- Maintain a relative humidity level of 50% or below by using a dehumidifier or an air conditioner
- Use an air purifier with a True HEPA filter and a pre-filter to capture as many as debris and allergens as possible
- Use hypoallergenic pillow and mattress covers that are resistant to the dust mites
- Wash all beddings and all your blankets once a week in water which is 130-140 degrees to kill off any dust mites
- Freeze bedding overnight to kill off dust mites if it cannot be washed
- The bedding in hot direct sunlight or in a hot dryer to kill off any dust mites
- Use bedding made of synthetic materials rather than traditional feathered or wool bedding
- The same goes for the dog or cat bedding at home – wash it frequently with hot water
- Get rid of the stuffed animals which cannot be washed
- If possible remove the carpets and rugs and replace them with hard floors
- If possible remove upholstered furniture and fabric curtains and draperies
- Dust regularly especially in the crevices and other hidden places where dust can get stuck
- Clean the dust with a damp or oiled rag and never with a dry one which will cause the allergens to become airborne
- Get rid of any unnecessary dust-collecting clutter
- Use a damp mop or steam cleaner to clean the floors instead of sweeping them
- Vacuum any upholstered furniture and carpeting and curtains as often as possible
- Buy a vacuum cleaner with a True HEPA filter, so that you can be sure that you are trapping the dust mites in instead of releasing them back into the air through the exhaust when you are vacuuming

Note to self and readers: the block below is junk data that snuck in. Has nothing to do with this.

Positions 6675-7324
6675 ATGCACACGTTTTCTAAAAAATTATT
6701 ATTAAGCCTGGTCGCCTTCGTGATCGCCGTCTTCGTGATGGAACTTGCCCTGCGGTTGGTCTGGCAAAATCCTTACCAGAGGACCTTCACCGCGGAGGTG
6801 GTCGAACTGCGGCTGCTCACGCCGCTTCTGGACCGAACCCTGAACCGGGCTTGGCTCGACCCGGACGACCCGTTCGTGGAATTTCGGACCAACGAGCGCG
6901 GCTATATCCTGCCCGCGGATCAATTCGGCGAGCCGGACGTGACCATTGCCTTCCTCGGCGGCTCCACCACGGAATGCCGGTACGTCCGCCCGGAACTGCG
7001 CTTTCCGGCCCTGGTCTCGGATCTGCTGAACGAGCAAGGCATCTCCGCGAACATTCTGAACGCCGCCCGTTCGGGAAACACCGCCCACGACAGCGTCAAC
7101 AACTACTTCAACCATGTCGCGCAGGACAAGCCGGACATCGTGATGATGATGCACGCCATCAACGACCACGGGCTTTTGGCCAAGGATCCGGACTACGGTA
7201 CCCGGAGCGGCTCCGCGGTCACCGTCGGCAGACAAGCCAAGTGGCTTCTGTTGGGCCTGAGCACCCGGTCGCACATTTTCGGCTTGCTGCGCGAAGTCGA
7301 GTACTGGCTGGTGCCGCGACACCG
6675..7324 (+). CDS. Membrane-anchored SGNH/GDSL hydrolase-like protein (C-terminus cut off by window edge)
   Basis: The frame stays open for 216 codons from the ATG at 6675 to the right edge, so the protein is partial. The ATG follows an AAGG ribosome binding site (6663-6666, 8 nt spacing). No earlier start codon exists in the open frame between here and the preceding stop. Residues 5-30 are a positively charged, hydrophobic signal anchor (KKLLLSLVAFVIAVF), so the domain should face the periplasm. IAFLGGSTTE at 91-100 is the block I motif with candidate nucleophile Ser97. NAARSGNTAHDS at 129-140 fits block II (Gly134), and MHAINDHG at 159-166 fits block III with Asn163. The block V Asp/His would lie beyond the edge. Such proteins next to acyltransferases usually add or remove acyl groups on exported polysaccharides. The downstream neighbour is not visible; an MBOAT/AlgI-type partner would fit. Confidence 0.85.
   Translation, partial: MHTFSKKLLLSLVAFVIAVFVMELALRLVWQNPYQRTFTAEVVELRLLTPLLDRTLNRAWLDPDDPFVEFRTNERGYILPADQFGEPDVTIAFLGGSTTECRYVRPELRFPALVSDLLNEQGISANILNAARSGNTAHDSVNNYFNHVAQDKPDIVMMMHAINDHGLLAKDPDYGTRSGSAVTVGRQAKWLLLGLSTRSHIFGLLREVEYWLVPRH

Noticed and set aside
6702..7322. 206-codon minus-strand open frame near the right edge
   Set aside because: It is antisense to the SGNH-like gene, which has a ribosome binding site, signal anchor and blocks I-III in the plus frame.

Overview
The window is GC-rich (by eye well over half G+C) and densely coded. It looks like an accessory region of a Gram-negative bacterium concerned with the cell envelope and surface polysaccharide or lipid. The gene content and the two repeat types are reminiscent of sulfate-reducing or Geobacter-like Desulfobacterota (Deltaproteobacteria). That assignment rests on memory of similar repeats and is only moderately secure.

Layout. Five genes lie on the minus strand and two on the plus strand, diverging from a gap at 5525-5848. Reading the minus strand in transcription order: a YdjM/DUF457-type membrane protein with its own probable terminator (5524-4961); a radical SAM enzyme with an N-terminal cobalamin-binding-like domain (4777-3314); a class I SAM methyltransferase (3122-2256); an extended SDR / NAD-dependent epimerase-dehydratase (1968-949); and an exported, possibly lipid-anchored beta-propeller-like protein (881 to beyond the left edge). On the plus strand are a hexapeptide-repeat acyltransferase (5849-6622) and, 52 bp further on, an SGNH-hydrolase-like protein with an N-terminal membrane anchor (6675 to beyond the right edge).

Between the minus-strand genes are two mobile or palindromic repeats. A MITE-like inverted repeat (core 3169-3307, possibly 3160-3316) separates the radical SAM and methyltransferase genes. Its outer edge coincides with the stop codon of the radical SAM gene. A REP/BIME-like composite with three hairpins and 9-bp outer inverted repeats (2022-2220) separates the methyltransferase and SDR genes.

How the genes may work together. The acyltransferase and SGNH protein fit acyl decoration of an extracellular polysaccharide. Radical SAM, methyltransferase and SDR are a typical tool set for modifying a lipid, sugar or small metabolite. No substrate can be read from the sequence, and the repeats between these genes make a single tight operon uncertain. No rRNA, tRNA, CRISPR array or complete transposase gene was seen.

- Vacuum or steam clean your mattress regularly before putting the mattress cover back on it
- If you are the allergic one, use a mask when cleaning and dusting the home
- Stay out of the cleaned room for about 20 minutes after the cleaning to avoid inhaling the dust mite waste and debris
- Keep your clothing in a closet with a tightly closed door
- You can create a safe room for the allergic person, where you can eliminate all potential hiding places for the dust mites, clean on a daily basis, use an air purifier and humidifier (if necessary) and don’t let the pets or people with outdoor clothes and shoes to enter
A good starting point, if you have dust mite allergy, is to read The Eczema Diet and start using Skin Friend. Then if your skin is not seeing signs of improvement after 6 weeks, book a consultation with Karen Fischer as she can tailor an eczema program to suit your individual needs.
Some shocking and surprising facts about dust mites you may not know
- Not all house dust contains dust mites and dust mite debris, because there are some areas where the humidity levels are lower than 55% consistently and they cannot survive there
- A dust mite is much smaller than a grain of sand